It was

1780]

BARBAROUS TREATMENT OF PRISONERS.

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Willett appears to have had 1,400 men under his command. These scenes of devastation, however they may strike the reader in peaceful times, have always been, and will be, inseparable from war. They can by no means be assigned to the mere desire of wantonly inflicting injury, their object is to destroy the resources which are being husbanded for some future expedition. The Mohawk was the basis of the operations designed against Niagara and Detroit and the western posts. In this district supplies were collected to admit the march of an attacking army, and it was in order to, prevent the realization of this design that the means of carrying it into execution were destroyed. In reporting his operations, Ross is careful to state that no inhumanity was shewn to any prisoner, and that the Indians did not injure a single woman or child.* The expedition was also fortunate that the party left in charge with the provisions at Canaserago creek returned safely to Oswego. The bateaux used by the troops in their advance, which had been merely patched up for the expedition, were destroyed.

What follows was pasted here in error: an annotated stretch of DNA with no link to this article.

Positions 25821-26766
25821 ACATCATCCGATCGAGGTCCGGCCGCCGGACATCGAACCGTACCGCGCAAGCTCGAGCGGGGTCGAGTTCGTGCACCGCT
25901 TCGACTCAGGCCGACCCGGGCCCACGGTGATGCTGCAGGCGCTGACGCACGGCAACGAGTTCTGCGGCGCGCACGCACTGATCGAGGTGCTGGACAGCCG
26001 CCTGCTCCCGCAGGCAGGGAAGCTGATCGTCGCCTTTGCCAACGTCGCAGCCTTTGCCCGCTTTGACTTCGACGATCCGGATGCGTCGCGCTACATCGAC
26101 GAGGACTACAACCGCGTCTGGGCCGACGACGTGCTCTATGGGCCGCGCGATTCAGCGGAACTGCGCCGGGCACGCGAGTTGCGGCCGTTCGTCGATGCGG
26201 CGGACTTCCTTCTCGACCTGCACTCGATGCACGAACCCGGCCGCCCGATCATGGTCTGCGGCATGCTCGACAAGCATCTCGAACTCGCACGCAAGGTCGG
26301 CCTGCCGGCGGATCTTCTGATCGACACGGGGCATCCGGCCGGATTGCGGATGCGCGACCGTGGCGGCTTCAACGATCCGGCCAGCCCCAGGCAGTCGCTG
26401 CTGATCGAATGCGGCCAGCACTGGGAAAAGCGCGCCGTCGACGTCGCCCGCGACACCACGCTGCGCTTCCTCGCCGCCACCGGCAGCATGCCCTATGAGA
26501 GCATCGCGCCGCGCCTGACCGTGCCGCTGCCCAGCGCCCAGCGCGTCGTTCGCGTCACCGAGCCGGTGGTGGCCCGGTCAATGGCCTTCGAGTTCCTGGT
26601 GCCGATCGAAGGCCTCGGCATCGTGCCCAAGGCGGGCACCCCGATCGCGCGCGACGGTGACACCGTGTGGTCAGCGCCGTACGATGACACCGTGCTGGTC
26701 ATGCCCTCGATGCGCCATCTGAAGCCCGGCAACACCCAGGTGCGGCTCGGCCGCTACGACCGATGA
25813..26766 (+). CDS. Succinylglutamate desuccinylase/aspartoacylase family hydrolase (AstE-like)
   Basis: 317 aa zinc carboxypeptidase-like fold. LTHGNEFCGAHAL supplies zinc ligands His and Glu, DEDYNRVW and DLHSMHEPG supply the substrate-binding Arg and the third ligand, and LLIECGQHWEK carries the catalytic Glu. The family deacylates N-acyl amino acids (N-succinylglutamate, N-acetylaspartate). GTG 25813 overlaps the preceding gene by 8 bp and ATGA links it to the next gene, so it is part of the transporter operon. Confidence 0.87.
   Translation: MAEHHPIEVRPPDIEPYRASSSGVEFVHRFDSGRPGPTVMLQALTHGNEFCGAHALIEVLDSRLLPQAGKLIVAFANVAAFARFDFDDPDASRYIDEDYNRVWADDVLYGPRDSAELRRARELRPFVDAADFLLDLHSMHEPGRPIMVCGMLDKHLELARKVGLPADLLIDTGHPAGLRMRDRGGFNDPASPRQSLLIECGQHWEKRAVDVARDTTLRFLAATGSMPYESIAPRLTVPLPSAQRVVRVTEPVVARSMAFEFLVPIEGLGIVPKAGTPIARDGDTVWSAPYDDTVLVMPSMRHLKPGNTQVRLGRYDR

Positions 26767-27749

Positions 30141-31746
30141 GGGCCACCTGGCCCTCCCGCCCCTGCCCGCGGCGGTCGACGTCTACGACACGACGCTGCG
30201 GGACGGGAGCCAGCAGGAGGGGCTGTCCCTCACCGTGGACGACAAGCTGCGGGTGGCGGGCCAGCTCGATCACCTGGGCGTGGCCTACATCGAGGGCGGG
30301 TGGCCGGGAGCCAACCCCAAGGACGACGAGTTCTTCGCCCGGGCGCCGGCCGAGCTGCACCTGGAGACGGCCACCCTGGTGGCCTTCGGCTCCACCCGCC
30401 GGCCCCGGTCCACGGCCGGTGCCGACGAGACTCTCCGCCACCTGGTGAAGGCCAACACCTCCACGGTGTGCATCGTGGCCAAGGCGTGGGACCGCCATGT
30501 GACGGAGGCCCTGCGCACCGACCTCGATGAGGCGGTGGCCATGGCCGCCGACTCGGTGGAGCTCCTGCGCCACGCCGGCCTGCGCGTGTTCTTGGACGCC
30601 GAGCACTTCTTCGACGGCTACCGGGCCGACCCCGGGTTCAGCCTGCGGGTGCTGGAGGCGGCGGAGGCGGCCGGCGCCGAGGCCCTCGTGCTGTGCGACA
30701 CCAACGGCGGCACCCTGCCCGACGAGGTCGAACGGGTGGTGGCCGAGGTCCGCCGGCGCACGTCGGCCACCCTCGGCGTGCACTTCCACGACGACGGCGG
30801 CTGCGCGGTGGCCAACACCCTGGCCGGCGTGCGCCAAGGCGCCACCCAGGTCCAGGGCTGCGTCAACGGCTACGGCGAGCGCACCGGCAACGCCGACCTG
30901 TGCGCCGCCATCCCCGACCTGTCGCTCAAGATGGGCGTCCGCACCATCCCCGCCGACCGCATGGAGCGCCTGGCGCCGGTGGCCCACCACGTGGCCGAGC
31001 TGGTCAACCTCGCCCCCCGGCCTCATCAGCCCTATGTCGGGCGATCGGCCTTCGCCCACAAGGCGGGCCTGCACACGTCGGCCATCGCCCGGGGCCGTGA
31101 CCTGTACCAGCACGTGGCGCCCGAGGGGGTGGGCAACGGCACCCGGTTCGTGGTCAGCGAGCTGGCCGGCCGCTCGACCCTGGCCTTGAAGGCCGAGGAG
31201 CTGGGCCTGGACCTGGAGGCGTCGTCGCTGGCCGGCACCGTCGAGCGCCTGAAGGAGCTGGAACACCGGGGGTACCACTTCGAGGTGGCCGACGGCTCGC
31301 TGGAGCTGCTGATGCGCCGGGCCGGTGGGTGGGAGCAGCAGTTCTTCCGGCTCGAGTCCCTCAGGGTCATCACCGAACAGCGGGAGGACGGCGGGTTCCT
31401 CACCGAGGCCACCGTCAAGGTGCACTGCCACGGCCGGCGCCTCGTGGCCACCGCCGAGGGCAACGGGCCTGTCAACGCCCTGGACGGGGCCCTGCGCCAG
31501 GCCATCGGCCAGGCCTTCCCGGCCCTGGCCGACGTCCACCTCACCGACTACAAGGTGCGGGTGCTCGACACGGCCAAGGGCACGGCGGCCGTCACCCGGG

The prisoners taken by the congress troops were treated with great barbarity. It was made a ground of refusal by Haldimand to admit some congress officers at Montreal to parole. “We have suffered so much by forbearance," wrote Haldimand to Speth, "that self-preservation forbids the continuance of it,”+ and though it was distressing to retaliate on the innocent, the officers were ordered into close confinement. It was reported to Haldimand that the prisoners of Butler's rangers who were loyalists had their wrists cut off and their arms lopped off from the shoulders, and that afterwards they were tomahawked and scalped. Butler enclosed to Haldimand a letter sent by him to Clinton, pointing out the fate which every officer and soldier on the frontier might expect by the instances he adduced. Lieutenant Henry Hare, of the Indian department, and sergeant Newbury, taken in a scout, were immediately hanged. The same